that happened to you. Who would do such a thing?"
"I know!" He stammered back. Getting madder and madder as he continued
his story. "I was so stunned at what just happened I just sat there. The
more I sat there waiting to finish my business the madder I got! I
wanted to tell the guy off, however by the time I left the stall he had
already left the bathroom."
We asked him what he was going to do about what just happened.
"Well," he started "I'll recognize his damn shoes and pants anywhere. If
I see him we are going to have some words and I would like to kick his
I could tell from his face that he was serious that if he found someone
wearing a matching pair of shoes to his imagined perpetrator and didn't
receive and instant apology he might take a swing at the guy. Part of
the reason that he took so long to return to his desk is that he stopped
at our receptionist and first told the same story to him. She was beside
herself listening to his story. More than once she asked him if it could
have been me, as she had seen me return from the bathroom a few minutes
before. He went on to tell her that it couldn't have been me, because he
had seen the other guy's shoes.
I knew that Mark's mystery perp was none of the guys in the office so I
wasn't worried that he would start anything with any of our fellow
coworkers. I did watch with much amusement as he walked by each person's
cubical to check out the shoes and pants that each guy was wearing. I
straining so hard to hold back laughing that my throat was starting to
hurt and my eyes were starting to tear up.
Mark announced, "In a couple hours I'm going to go and hang outside the
bathroom. I figure that guy eventually will have to go to the bathroom
again. When he does, I'll be there waiting and we will have this out
once and for all."
About 30 minutes had passed since he had returned to his desk, and at
this announcement I figured for the safety of some random guy I had
better confess to being his bathroom paper tosser. Also I could no
longer hold back the laughter, my sides were hurting so much from
watching him get upset at what had happened to him.
I began explaining to him what had actually and how I was the cause of
all of his raised blood pressure. As I retold the story from my
perspective it slowly sank into him, and it appeared he became a bit
sad. I think that he was starting to look forward to possibly getting
into a fight with some random guy for tossing a piece of paper towel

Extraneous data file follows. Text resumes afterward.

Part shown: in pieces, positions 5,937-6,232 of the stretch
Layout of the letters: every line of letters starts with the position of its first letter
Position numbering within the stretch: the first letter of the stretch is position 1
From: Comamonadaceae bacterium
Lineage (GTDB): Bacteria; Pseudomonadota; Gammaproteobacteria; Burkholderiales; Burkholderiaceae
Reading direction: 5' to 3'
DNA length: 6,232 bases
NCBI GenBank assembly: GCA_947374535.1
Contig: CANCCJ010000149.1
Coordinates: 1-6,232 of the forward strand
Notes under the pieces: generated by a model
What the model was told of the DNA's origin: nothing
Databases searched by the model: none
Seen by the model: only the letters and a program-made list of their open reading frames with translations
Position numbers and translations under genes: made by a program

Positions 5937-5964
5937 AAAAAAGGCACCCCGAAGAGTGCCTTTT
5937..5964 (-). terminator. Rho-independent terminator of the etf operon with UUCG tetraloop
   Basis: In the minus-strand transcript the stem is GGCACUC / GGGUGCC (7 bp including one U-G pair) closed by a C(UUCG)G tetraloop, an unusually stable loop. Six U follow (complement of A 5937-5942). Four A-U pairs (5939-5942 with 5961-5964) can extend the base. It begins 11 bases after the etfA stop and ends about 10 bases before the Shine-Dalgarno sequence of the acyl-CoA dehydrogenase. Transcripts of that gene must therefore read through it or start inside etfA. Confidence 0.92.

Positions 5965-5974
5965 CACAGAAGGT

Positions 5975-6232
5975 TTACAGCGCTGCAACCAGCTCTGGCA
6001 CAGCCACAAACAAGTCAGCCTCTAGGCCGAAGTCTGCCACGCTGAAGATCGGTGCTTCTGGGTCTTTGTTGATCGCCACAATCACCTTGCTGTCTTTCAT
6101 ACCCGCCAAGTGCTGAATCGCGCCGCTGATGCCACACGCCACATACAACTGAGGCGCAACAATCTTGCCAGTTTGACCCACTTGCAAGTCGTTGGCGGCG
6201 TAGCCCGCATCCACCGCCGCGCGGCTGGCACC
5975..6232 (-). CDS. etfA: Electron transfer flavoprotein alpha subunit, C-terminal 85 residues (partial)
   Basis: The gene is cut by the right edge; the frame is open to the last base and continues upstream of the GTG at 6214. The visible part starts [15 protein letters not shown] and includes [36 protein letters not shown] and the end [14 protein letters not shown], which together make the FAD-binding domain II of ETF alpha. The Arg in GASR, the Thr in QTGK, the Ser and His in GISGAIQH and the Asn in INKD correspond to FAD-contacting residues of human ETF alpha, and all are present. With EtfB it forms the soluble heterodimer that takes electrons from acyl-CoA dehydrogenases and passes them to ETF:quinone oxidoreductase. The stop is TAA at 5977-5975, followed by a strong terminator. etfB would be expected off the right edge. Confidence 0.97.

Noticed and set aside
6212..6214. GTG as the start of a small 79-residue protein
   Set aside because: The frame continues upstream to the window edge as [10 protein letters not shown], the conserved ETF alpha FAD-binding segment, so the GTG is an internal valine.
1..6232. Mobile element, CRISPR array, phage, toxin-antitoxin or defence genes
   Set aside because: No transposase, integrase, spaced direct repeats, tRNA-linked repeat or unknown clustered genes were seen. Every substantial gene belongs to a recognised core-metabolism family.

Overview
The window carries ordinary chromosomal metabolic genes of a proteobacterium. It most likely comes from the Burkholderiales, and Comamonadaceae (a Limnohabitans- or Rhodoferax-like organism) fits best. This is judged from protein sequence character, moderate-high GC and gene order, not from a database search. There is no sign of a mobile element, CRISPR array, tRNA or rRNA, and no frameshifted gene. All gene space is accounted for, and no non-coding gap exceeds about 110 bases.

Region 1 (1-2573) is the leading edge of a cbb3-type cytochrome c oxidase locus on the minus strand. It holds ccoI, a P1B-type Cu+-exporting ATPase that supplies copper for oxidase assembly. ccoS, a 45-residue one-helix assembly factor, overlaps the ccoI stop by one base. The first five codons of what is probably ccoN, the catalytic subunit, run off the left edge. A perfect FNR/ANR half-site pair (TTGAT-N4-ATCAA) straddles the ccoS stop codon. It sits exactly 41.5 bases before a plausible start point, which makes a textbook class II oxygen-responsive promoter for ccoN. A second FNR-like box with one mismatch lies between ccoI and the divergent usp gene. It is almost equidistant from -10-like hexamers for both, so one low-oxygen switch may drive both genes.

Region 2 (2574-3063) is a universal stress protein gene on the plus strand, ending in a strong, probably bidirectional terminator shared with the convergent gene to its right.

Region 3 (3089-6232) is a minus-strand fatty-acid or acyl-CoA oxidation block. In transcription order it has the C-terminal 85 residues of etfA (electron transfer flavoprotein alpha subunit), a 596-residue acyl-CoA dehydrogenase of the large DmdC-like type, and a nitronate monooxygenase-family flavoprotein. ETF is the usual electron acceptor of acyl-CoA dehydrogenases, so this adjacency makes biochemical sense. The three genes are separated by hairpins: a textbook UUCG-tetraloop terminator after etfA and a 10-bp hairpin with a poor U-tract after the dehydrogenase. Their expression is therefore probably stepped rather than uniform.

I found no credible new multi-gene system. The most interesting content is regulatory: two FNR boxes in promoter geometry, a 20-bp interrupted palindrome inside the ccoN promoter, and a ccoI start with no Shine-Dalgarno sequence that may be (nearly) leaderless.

loaded with 'butt crumbs' and hitting him in the head.

Classification: UNCLASSIFIED
Caveats: NONE

Thursday, November 04, 2010

Great links

Below are links to my base, Camp Mike Spann, Public Affairs Team Web-site that I have worked with. Part of the inspiration for wanting to visit some local schools came from hearing that other units on our base have had success in visiting local schools. Check out the links, and enjoy the faces of the smiling kids. That is what we hope to accomplish when we visit the school we have picked out.


How You Can Help...Update

In September I put a post on my blog entitled "How you can help." Regarding how my team and I decided that we would make an effort to support an Afghan school. We put the word out our plan and said we would welcome any sort of support from back home. I have received a lot of packages from friends and families, many of whom I have never met before. It has been truly amazing at the amount of stuff that I and others have collected.

I have been back from leave a little bit more than a week now, before I departed on leave the original plan was that the school visit would occur sometime in October while I was away. I wish I could report at how well our school donation visit has gone. Unfortunately it still has not happened, which truthfully has really frustrated me. We are a small team, and supporting our Afghan soldiers and other mission take priority. I also feel that making this school visit happen does not take as high priority with other members of the team and has gotten pushed back a time or two. I really want to get out there and visit with some kids, take some pictures, and share the good news of how donations of Americans have helped people. I hope that within the next week or two I will be able report that we completed our school visit.